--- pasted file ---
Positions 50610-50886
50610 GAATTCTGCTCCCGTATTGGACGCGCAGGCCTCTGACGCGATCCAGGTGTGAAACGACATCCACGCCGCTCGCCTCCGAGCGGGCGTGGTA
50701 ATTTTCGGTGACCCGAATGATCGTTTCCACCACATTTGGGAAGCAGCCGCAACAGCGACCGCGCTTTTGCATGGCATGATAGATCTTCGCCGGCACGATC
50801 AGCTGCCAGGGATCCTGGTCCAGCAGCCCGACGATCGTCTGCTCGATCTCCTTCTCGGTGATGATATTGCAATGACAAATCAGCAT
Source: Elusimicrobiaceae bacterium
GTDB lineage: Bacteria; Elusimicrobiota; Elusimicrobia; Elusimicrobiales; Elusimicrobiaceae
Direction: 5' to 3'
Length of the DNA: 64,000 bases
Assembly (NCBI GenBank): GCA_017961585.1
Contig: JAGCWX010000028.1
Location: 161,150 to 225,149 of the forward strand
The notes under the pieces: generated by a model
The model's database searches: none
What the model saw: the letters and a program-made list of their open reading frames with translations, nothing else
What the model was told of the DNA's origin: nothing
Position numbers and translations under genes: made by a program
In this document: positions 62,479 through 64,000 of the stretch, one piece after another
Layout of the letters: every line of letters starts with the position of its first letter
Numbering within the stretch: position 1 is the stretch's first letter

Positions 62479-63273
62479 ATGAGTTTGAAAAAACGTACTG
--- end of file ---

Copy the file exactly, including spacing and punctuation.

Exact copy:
Positions 50610-50886
50610 GAATTCTGCTCCCGTATTGGACGCGCAGGCCTCTGACGCGATCCAGGTGTGAAACGACATCCACGCCGCTCGCCTCCGAGCGGGCGTGGTA
50701 ATTTTCGGTGACCCGAATGATCGTTTCCACCACATTTGGGAAGCAGCCGCAACAGCGACCGCGCTTTTGCATGGCATGATAGATCTTCGCCGGCACGATC
50801 AGCTGCCAGGGATCCTGGTCCAGCAGCCCGACGATCGTCTGCTCGATCTCCTTCTCGGTGATGATATTGCAATGACAAATCAGCAT
Source: Elusimicrobiaceae bacterium
GTDB lineage: Bacteria; Elusimicrobiota; Elusimicrobia; Elusimicrobiales; Elusimicrobiaceae
Direction: 5' to 3'
Length of the DNA: 64,000 bases
Assembly (NCBI GenBank): GCA_017961585.1
Contig: JAGCWX010000028.1
Location: 161,150 to 225,149 of the forward strand
The notes under the pieces: generated by a model
The model's database searches: none
What the model saw: the letters and a program-made list of their open reading frames with translations, nothing else
What the model was told of the DNA's origin: nothing
Position numbers and translations under genes: made by a program
In this document: positions 62,479 through 64,000 of the stretch, one piece after another
Layout of the letters: every line of letters starts with the position of its first letter
Numbering within the stretch: position 1 is the stretch's first letter

Positions 62479-63273
62479 ATGAGTTTGAAAAAACGTACTG